Backlighting is a key component used in all types of membrane keypads. Without it, the buttons will remain dark, dim and difficulty to see — let alone use. Thankfully, there are several different solutions available for backlighting, including fiber optics. So, what is fiber optics and how exactly is it used to illuminate membrane keypads?
How Fiber Optics Works
The term “fiber optics” refers to a relatively new type of telecommunications cabling. Unlike coaxial or other commonly used data cables, fiber optics is made of thin fibers of glass or a similar material through which light signals propagate. Each fiber of glass is roughly the same size in diameter as a strand of human hair. When these fibers are bunched together, light may travel through the fiber optics cable faster and more easily than standard cable.
While fiber optics is often used for transmitting data, it can also be used as backlighting source. Going back to the basic characteristics of this cable, fiber optics uses light beams to transmit data — but these light beams may also be used for the purpose of illumination, such as the case involving membrane switches and keypads. The light source is typically produced by a light-emitting diode (LED) bulb or bulbs, at which point it is distributes through the glass or plastic fibers under the keypads graphic overlay.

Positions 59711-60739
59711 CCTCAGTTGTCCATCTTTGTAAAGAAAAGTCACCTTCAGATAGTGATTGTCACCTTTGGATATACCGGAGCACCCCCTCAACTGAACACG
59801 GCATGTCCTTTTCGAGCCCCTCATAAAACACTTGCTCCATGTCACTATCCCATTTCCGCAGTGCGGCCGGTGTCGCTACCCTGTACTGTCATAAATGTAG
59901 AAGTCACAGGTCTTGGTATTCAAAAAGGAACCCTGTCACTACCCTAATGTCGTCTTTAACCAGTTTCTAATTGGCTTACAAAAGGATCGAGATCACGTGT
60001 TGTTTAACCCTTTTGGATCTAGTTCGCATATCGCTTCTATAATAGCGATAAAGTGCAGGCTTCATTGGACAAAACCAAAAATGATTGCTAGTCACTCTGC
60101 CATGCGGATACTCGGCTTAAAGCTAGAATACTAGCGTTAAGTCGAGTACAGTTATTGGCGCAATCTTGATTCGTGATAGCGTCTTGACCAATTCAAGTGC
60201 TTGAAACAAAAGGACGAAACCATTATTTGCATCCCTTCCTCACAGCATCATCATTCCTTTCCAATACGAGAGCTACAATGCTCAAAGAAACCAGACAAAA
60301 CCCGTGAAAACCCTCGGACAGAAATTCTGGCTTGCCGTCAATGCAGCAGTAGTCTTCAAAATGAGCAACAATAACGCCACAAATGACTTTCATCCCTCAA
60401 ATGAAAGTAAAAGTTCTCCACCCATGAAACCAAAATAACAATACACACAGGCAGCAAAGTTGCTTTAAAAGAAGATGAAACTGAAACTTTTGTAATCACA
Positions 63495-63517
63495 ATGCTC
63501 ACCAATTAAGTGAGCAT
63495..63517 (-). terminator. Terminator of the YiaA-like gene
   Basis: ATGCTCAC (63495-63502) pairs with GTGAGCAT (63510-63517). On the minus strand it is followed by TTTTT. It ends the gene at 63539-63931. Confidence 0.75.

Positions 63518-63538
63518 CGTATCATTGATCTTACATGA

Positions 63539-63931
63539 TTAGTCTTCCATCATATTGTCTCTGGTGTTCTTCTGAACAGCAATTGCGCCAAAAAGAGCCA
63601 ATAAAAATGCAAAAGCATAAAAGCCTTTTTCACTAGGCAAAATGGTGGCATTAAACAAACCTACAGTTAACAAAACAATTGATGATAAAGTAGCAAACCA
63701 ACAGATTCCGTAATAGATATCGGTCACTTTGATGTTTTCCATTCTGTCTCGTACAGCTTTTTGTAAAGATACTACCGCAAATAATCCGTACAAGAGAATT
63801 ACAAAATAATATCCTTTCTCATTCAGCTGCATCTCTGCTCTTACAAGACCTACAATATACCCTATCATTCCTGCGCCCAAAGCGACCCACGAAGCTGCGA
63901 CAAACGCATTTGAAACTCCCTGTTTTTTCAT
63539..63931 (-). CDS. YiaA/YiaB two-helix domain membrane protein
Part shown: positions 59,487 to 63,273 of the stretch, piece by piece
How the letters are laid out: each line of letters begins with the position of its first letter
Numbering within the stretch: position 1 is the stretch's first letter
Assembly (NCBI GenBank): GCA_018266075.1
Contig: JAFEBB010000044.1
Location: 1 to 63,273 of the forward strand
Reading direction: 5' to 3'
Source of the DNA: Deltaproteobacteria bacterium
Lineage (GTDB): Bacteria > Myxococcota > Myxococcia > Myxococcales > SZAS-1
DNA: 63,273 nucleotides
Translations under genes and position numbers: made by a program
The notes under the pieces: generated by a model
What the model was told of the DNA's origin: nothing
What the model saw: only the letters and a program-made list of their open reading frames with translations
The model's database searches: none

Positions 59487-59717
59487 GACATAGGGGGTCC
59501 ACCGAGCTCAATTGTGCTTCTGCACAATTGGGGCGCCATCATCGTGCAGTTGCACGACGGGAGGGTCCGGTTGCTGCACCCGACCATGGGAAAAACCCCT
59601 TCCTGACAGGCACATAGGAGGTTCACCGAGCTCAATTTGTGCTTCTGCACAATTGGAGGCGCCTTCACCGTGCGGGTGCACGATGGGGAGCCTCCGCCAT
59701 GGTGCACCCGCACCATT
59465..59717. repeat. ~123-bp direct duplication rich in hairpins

Benefits of Fiber Optics Backlighting
You might be wondering what (if any) benefits there are to using fiber optics backlighting in your membrane switches and keypads. Well, one of the greatest benefits if energy efficiency. A typical LED used in conjunction with fiber optics backlighting required just 20 to 50 mA of power, which is far less than other backlighting options.
Another benefit of using fiber optics backlighting is its exceptionally long life. Because they use LEDs, you can expect them to last MUCH longer than incandescent or similar light sources. In fact, a typical LED will run for nearly 100,000 hours before it must be replaced. This long life is reason enough for many people to choose fiber optics over alternative backlighting methods.
You can learn more about fiber optics backlighting by visiting http://nelson-miller.com/fiber-optic-backlighting-solutions/.